Food Considerations: Thailand has amazing food options for travelers of every ilk. You can find vegetarian food pretty easily with just a few words under your belt. If you’re a meat-eater, Mark’s site is about the best guide possible for eating in Thailand. Also, you should absolutely plan on eating street food options, so follow these food safety principles. The individual city guides have additional restaurant recommendations for vegetarian travelers.

Local SIM: Getting service for your phone is a cinch, and it’s cheap to boot. Read this SIM card guide for tips on how to get one, how to top up, and what that whole process will look like.

Accommodation: While the links in city guides below go to a hotel booking site, many are also found on Airbnb if you are member. (A Little Adrift readers receive an Airbnb credit here to give it a go.) When you’re in Southeast Asia, Agoda is pretty much the best booking site. While they offer accommodation around the world, their coverage and reviews are best in SEA. Although I use Agoda for a lot of my bookings, Booking.com is a solid backup of options and reviews, and it has a bonus incentive of a discount on your first booking if you sign up through A Little Adrift. If you need some more help on navigating where to stay each night, check out my detailed guide to finding good places to stay.

Transportation: Thailand has a well-developed transportation infrastructure. If you want to get there, there’s a way to do it on public transport. There is a network of trains (these are the slowest transport option, but cheap), and an extensive network of long-distances buses that rocket out into every corner of the country. Within the cities, you can take buses, taxi, songthaew (shared public truck-taxis), and tuk-tuks. That being said, traffic accidents are a major problem and have a high fatality rate. Be careful, particularly if you are renting a motorbike and are not familiar with the road customs. Uber works in the big cities (although it comes and goes as local officials crack down on it). I have an extensive page dedicated to transportation in Thailand, covering how to get around to major cities and sights, as well as onward travel to other places in Southeast Asia.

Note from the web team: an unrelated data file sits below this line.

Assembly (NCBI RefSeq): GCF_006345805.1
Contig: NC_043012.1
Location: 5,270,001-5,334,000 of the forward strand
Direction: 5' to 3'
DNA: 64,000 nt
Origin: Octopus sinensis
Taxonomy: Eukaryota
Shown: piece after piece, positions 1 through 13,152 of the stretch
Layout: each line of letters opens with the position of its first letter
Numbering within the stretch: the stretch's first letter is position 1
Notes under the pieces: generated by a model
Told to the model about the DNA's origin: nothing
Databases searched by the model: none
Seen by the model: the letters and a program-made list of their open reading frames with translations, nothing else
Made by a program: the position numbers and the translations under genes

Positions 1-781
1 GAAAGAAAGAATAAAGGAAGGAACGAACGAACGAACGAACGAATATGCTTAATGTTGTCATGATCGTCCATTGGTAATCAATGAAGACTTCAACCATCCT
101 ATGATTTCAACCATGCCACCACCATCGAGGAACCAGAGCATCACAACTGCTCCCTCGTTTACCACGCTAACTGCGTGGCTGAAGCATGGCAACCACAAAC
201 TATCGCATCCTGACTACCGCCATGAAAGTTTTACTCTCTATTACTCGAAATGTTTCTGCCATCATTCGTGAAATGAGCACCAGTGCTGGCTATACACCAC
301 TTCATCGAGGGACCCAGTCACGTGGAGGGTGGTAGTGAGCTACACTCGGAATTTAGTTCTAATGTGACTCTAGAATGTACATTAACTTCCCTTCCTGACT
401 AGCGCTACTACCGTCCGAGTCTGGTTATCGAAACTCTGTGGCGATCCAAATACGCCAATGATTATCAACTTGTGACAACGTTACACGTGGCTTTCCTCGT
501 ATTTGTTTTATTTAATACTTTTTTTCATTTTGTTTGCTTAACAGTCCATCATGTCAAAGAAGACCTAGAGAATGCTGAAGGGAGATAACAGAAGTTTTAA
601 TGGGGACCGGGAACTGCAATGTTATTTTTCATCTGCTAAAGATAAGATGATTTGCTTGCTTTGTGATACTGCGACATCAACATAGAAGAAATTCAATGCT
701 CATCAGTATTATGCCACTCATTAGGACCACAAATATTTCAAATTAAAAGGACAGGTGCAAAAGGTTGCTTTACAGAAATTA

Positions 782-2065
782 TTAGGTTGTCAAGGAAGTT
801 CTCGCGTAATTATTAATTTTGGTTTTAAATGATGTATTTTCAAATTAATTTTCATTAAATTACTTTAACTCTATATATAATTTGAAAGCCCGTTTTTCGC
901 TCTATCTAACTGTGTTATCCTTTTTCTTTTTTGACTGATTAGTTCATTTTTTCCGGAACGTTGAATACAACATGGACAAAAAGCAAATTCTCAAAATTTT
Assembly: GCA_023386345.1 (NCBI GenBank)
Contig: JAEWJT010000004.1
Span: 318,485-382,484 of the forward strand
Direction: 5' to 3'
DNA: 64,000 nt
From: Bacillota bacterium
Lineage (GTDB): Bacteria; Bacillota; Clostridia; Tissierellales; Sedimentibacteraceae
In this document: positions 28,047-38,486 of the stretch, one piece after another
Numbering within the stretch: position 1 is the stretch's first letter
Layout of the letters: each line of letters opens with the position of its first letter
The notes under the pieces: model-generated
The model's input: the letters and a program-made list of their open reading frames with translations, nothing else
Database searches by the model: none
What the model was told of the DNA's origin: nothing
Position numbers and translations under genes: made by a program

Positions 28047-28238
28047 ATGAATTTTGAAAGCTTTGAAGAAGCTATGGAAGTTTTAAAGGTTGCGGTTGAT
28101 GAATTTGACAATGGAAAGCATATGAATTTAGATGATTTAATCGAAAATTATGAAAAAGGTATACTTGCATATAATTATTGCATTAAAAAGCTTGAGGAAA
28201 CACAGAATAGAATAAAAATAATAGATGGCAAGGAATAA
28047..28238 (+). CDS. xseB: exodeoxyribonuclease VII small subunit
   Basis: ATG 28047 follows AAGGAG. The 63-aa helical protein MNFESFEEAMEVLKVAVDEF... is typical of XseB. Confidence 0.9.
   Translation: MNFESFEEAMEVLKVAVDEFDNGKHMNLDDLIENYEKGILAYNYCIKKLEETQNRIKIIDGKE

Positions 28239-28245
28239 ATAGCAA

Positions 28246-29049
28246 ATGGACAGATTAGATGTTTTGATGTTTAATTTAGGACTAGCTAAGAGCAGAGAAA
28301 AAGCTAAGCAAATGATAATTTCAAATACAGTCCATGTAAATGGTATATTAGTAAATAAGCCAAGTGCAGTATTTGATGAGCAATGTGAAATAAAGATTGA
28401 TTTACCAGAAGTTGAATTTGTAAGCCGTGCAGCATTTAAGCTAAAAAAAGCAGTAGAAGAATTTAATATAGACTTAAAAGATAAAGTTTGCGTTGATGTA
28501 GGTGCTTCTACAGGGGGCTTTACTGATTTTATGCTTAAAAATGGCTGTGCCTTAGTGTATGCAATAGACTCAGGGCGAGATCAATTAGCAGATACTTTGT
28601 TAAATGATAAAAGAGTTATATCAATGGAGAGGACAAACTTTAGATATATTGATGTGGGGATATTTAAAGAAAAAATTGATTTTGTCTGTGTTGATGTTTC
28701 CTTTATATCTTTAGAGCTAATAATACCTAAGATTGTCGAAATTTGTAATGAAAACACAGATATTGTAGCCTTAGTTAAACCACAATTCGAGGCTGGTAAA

Budget: Once you are on the ground (so excluding flights), backpackers seem to universally average about USD $30 a day, this is both as solo and couple travelers. Each day fluctuates a bit. It’s cheaper in the north compared to the Thai islands, but overall the bare basic budget if you plan to travel around is about $30. That’s if you’re truly going backpacker style. You can get a lot of bang for your buck on about $40-50 per day average. This means some nicer digs (perhaps with A/C), and definitely if you plan to eat more than street food every day. If you’re looking to make Thailand a base, here’s a detailed look at the cost of living.

Possible Issues: Be very aware of the scams in Bangkok, there are many and the scams primarily center on the tourist areas of town. Please, please read up on these: herehere, and here. Even experienced travelers have fallen victim to these scams.